The Student News Site of Washington International School

International Dateline

The Student News Site of Washington International School

International Dateline

The Student News Site of Washington International School

International Dateline

Reflecting on the Rally for Abortion Justice

(Isabel Robbins/International Dateline)

Thousands of protesters joined the Rally for Abortion Justice in the streets of downtown Washington D.C. on Oct. 2, 2021 to protest for women’s reproductive rights. The march started at Freedom Plaza and ended at the Supreme Court. This same march took place in more than 600 cities across the country. 

The march’s primary motivation was a recent restrictive abortion bill. In Texas on Sept. 1, 2021, Governor Greg Abbott passed a law preventing abortions past six weeks into a pregnancy. However, according to, most people don’t know they are pregnant at just six weeks. This means most women in Texas do not even have a choice to have an abortion. Before the abortion ban passed, about 54,000 abortions took place in Texas, 85% of which took place after the six week mark, according to CNN.

Cristela Alonzo was the host for the Rally for Abortion Justice in D.C. She spoke of her mother in a Mexican town, where women were considered inferior to men.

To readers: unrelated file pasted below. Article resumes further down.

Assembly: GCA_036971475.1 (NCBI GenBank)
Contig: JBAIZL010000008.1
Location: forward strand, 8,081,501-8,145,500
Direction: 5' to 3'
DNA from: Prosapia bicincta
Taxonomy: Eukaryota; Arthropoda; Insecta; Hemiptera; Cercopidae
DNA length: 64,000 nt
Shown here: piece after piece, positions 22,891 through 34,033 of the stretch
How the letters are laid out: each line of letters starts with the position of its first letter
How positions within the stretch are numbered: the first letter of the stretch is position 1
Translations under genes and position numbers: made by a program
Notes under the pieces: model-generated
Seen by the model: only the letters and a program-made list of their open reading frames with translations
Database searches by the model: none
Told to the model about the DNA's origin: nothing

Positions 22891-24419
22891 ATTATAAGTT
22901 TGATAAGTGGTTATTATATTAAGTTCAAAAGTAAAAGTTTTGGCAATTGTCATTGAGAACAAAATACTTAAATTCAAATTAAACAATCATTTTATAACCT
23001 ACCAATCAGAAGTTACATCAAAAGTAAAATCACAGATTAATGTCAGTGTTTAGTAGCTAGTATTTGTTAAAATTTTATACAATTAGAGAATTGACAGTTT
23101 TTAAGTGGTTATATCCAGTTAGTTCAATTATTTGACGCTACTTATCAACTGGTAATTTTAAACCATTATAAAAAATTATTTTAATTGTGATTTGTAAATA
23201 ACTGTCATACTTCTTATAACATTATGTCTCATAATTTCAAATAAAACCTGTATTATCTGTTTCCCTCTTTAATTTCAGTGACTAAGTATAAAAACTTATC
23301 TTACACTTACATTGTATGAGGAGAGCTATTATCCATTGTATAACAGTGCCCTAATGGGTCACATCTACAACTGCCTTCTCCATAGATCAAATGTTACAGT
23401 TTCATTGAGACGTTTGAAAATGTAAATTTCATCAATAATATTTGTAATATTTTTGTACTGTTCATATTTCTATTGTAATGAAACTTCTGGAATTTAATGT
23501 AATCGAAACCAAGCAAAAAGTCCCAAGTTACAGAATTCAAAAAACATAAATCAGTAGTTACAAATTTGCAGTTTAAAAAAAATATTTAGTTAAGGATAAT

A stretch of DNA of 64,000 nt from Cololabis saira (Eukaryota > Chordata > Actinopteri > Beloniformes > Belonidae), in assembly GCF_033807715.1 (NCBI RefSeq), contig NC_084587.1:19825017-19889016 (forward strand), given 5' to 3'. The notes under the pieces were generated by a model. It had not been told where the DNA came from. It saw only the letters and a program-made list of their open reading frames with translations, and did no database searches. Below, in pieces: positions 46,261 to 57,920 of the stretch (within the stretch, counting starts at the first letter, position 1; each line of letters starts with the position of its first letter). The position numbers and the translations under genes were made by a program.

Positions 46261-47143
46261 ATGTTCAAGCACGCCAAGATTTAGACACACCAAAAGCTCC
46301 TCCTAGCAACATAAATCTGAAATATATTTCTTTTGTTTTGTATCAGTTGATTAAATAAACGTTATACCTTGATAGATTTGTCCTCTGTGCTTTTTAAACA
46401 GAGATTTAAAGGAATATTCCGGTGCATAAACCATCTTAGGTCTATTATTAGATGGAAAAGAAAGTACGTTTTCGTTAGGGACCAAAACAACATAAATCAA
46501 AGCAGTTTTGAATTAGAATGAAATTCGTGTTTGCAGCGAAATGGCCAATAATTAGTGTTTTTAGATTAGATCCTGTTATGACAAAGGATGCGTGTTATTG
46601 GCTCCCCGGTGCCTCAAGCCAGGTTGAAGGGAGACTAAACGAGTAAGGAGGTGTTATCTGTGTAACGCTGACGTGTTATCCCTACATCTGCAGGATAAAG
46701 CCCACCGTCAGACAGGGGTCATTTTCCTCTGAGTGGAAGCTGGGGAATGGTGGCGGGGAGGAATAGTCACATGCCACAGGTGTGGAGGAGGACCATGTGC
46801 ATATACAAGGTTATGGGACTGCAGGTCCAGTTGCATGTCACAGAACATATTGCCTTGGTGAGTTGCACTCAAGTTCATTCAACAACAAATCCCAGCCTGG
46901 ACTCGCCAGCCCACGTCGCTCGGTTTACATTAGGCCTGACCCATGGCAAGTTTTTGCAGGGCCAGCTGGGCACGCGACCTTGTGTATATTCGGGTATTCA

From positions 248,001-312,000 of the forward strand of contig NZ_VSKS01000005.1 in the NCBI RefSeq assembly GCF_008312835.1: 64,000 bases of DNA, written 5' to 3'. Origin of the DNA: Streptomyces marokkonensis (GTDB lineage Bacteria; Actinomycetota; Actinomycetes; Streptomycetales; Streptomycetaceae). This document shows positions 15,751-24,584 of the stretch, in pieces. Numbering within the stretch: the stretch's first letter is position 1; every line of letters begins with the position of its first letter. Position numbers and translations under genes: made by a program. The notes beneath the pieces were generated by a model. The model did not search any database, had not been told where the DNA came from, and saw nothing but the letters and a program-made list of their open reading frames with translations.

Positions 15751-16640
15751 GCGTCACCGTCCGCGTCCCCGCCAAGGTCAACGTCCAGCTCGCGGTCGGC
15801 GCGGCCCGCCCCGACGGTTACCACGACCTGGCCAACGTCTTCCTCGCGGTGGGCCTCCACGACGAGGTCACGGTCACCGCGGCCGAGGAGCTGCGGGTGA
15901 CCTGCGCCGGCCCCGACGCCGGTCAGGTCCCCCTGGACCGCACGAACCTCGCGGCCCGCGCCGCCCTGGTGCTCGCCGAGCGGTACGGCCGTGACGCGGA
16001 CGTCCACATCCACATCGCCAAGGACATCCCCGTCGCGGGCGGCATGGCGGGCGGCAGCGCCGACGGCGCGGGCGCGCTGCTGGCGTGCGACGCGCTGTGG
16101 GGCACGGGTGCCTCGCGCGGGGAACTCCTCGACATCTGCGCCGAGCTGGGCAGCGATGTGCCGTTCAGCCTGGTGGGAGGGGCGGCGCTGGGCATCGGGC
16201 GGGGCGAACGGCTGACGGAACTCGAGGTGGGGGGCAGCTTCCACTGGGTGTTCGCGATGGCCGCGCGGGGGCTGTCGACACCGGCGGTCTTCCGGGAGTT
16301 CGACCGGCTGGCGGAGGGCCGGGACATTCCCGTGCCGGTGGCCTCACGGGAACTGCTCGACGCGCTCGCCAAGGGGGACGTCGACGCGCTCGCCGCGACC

Her mother left Alonzo’s abusive father, who had been treating her as an object and making the rules for her. Alonzo’s mother was the first in her family to leave an abusive relationship. Her mother, who was pregnant at the time, decided to move to the US. 

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“She was the most patriotic person I knew; she taught me to love this country,” Alonzo said. “She told me that this was the place where dreams were possible. It was the land of opportunity.”

Alonzo was raised on the belief of equality. She was disappointed that Governor Abbott would set a law like this in place. She was a powerful speaker at the rally and very influential. She shared that women are capable of making their own choices. 

During the march, multiple chants were yelled throughout the group like “What does democracy look like?” and the crowd responded with “This is what democracy looks like!” As the group was heading to the Supreme Court, they passed the Trump International Hotel, and everyone was shouting “Shame!” One of the most moving aspects of the rally was that women and men of all ages and races came.

The group marched past the Capitol building and the final destination was the Supreme Court. At the Supreme Court, they were met by the Capitol police and a few people applauded them for their help on the Capitol attack on Jan. 6.

However, the march was not just spreading the message of women’s and abortion rights.  People brought pride flags and included chants of other movements. 

Awareness about a woman’s right to control her own body is extremely important and anyone who supports this movement should stand up for what’s right. As Alonzo stated at the end of her speech, “We want the rights that we are supposed to have as people in a country that says we’re supposed to be equal.”

By Isabel Robbins and Parisa Salehi

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